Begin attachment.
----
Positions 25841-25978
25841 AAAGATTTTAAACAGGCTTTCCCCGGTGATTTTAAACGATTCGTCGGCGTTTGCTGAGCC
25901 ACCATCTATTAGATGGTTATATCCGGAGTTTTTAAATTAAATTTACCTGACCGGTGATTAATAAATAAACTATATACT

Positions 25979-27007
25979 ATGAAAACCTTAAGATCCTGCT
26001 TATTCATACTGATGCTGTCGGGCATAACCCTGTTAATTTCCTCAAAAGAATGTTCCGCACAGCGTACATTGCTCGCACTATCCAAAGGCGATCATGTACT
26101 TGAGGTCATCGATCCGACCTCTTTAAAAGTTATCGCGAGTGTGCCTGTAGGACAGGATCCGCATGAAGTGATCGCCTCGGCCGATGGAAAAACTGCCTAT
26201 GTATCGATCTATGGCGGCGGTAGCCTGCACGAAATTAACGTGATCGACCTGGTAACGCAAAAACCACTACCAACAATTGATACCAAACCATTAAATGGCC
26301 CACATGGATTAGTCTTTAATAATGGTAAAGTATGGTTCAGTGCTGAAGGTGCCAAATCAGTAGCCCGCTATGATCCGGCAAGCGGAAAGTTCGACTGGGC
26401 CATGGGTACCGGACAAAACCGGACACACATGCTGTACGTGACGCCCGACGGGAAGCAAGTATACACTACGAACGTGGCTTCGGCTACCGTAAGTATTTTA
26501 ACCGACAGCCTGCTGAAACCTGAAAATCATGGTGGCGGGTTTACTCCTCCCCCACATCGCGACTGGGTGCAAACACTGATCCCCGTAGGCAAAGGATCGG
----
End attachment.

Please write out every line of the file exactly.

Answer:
Positions 25841-25978
25841 AAAGATTTTAAACAGGCTTTCCCCGGTGATTTTAAACGATTCGTCGGCGTTTGCTGAGCC
25901 ACCATCTATTAGATGGTTATATCCGGAGTTTTTAAATTAAATTTACCTGACCGGTGATTAATAAATAAACTATATACT

Positions 25979-27007
25979 ATGAAAACCTTAAGATCCTGCT
26001 TATTCATACTGATGCTGTCGGGCATAACCCTGTTAATTTCCTCAAAAGAATGTTCCGCACAGCGTACATTGCTCGCACTATCCAAAGGCGATCATGTACT
26101 TGAGGTCATCGATCCGACCTCTTTAAAAGTTATCGCGAGTGTGCCTGTAGGACAGGATCCGCATGAAGTGATCGCCTCGGCCGATGGAAAAACTGCCTAT
26201 GTATCGATCTATGGCGGCGGTAGCCTGCACGAAATTAACGTGATCGACCTGGTAACGCAAAAACCACTACCAACAATTGATACCAAACCATTAAATGGCC
26301 CACATGGATTAGTCTTTAATAATGGTAAAGTATGGTTCAGTGCTGAAGGTGCCAAATCAGTAGCCCGCTATGATCCGGCAAGCGGAAAGTTCGACTGGGC
26401 CATGGGTACCGGACAAAACCGGACACACATGCTGTACGTGACGCCCGACGGGAAGCAAGTATACACTACGAACGTGGCTTCGGCTACCGTAAGTATTTTA
26501 ACCGACAGCCTGCTGAAACCTGAAAATCATGGTGGCGGGTTTACTCCTCCCCCACATCGCGACTGGGTGCAAACACTGATCCCCGTAGGCAAAGGATCGG